But often we dive into our new student lives with preconceived expectations strapped to our backs. Don’t get me wrong—the experiences and knowledge Arts students gain during our time in university is altruistic in the most basic sense because it fosters a more educated citizenry. But we think that our degree will do one of two things for us: 1) provide a conventional path to a decent career, or 2) ensure that the only house we will ever own will be made of Legos. Both of these expectations are problematic.
Currently, a BA is an undergraduate degree that exists to give you options, not set you up for a particular vocation or trade. The skills and knowledge you gain from your education will, as a result, be much more transposable.
This is one of the reasons why pursuing a BA is worthwhile. The reason we study liberal arts at all is because through it we gain better perspective of individual and collective human experience. In the words of Dean Averill, “liberal arts education helps to produce individuals who are masterful communicators, keen analysts, sophisticated researchers, and innovative thinkers.” It is these transposable skills that should make Arts students adaptable to a complex and changing job market. Ultimately, engaging yourself in the Arts should give you the tools to continually push yourself to be better than the person you were yesterday.
Darren Dahl, Senior Associate Dean of Commerce (Faculty and Research) spoke in a similar vein when I asked for his thoughts. “It’s about leveraging the process of the education,” he said, referring to developed critical thinking skills that promote good decision-making. “It’s what you went through to get your degree, not [necessarily] the degree itself.”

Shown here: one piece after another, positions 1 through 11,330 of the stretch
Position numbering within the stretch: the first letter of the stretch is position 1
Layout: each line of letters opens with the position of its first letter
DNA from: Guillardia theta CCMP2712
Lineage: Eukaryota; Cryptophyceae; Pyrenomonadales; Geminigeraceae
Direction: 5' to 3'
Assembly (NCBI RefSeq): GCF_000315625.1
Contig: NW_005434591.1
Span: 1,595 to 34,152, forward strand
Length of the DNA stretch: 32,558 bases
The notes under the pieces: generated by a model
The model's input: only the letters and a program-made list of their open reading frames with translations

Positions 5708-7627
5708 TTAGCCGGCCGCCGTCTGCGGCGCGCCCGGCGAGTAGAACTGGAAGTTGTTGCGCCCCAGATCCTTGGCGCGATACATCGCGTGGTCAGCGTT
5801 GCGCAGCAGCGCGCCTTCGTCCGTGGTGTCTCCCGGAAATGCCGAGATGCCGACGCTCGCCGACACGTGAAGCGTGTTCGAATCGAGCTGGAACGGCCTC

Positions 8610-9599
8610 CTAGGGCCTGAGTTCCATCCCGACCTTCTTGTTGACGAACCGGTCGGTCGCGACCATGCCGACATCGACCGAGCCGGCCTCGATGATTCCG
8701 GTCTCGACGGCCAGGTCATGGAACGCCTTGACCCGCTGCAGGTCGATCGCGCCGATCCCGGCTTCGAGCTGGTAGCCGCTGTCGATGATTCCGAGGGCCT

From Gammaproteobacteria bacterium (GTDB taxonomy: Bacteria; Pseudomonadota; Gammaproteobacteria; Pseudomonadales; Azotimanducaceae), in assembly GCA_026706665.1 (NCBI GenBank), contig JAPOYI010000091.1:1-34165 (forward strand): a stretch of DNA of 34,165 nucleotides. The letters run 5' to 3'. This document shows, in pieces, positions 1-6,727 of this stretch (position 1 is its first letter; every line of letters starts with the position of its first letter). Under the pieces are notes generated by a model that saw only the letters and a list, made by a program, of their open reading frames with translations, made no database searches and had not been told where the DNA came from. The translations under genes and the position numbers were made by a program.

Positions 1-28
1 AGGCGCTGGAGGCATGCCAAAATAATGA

Notably, all of the individuals I’ve spoken with—within the Arts faculty and out—have asserted that the main beneficiaries of students trained in the liberal arts are societies as a whole. (Who knew that an informed, aware citizenship would be conducive to a high-functioning society?)
Another common postulation was that students of all faculties should carry at least some of the knowledge that is learned in the humanities. Dean Parlange emphasized the importance of possessing such knowledge, particularly for those in positions of power. The Dean of Applied Sciences also noted “today’s graduates will likely hold several different jobs over the course of their careers. […] What will help you the most, in any job in any sector, is the ability to be creative and persistent.”